Investing in Capacity Building: The Overhead Pledge

Folks in the business of community building know the story when it comes to outside funders. They fund projects, not organizations.  This policy has meant that many local organizations are starved for funds. They can raise money for specific projects, but can’t invest in their people or in building up their organizations.  In practice, this means that community building organizations operate with insufficient funds to pay people, to build organizations, and to do the job right.  Organizations scale up to deliver new projects, and close when program funding ceases.  There are many reasons why these practices are short-sighted, but the most important relates to capacity building.  Starved for funds, grantees can’t invest in retaining talent, training people, developing new skills, and maintaining an experience base about what works in the field.  We constantly claim that leadership matters in economic development, yet we often fail to invest in the building blocks for effective leadership.  Capacity building—and community building—take money!

I’m now feeling a bit optimistic that this tired funding model is starting to change.  Last month, a group of major foundations, including household names like Ford and MacArthur, signed an “overhead pledge,” i.e. a commitment to do more to help their grantees pay basic business costs, such as rent, overhead, technology and other operating expenses.  This move is long overdue, and the market is ready.  A recent study by the major foundations found that 42% of grantees had less than three months cash on hand.  Thus, it’s not surprising that non-profits may close if faced with lost grants or other shocks.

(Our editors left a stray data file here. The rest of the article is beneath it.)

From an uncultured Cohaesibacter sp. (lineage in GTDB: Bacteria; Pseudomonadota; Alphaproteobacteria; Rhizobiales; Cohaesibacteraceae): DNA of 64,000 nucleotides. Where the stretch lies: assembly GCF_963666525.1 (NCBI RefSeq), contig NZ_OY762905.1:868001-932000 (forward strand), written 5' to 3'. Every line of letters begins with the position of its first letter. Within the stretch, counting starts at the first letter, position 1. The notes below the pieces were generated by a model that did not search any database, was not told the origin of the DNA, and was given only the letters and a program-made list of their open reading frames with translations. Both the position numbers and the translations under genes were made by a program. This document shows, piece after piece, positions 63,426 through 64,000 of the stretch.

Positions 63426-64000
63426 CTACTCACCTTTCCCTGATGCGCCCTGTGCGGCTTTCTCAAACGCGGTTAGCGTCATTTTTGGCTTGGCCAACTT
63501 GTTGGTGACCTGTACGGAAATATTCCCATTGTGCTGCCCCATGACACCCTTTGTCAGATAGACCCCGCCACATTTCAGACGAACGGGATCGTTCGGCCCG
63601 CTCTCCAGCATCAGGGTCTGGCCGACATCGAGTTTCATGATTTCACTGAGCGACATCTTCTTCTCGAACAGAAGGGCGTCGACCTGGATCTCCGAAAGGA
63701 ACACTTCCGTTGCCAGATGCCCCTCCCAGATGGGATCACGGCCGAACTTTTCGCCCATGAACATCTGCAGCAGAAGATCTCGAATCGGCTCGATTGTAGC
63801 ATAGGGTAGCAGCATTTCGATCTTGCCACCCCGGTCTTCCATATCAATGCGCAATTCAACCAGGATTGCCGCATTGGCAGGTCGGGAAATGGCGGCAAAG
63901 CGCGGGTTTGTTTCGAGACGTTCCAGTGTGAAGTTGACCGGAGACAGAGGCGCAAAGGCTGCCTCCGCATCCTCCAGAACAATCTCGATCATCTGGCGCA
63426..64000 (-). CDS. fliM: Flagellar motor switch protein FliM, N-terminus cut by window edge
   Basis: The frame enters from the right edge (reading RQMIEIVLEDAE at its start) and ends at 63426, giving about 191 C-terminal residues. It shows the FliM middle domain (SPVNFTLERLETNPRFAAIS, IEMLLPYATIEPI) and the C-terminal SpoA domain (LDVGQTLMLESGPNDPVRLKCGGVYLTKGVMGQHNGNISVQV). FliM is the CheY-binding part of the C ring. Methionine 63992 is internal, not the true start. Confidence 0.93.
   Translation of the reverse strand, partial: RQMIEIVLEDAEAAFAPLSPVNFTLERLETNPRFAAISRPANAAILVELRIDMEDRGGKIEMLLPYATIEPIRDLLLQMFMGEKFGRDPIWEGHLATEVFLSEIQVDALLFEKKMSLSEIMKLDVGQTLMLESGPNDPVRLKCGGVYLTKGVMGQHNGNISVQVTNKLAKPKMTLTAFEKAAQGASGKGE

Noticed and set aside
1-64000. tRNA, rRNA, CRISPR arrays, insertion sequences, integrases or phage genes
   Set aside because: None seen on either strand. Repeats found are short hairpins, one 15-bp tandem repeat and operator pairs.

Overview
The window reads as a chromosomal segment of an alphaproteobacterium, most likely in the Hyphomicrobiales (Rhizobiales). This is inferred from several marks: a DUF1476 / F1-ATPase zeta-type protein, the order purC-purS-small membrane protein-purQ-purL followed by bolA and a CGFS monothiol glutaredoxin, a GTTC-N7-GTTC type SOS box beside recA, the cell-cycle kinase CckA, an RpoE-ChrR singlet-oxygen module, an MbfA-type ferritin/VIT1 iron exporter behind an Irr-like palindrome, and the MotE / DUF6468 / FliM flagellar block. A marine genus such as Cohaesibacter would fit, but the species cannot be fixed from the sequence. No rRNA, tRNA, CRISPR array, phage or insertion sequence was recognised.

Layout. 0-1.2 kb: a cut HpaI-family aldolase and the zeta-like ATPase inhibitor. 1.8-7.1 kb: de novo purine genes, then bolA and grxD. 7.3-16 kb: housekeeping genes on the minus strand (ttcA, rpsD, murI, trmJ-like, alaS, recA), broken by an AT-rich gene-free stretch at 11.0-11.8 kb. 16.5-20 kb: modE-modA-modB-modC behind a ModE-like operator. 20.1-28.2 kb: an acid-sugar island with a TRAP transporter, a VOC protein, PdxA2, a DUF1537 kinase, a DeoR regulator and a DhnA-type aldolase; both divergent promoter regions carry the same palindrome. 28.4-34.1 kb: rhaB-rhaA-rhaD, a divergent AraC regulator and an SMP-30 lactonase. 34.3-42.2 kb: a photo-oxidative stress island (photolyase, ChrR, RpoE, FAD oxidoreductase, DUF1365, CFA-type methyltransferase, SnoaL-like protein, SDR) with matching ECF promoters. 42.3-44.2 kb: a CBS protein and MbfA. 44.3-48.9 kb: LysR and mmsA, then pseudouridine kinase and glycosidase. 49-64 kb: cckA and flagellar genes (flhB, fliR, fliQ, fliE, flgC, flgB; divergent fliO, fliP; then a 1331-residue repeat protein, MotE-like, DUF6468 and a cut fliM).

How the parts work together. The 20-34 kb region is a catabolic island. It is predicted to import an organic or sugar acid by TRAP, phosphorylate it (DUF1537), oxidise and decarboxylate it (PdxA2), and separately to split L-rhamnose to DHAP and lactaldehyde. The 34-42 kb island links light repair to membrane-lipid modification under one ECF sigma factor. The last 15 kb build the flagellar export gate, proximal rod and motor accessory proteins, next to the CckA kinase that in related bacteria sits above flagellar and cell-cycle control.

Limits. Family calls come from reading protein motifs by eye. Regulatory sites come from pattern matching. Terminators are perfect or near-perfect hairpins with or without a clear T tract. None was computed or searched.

The overhead pledge is an important first step, and we’ll need to see what happens next. Foundations are now looking at new approaches, such as more flexible funding tools and investment funds for organizational growth and development.  These moves are a critical recognition that community building requires new and good ideas, but it requires capable local leaders and organizations too.  Let’s hope that other foundations and other funders embrace this message as well.

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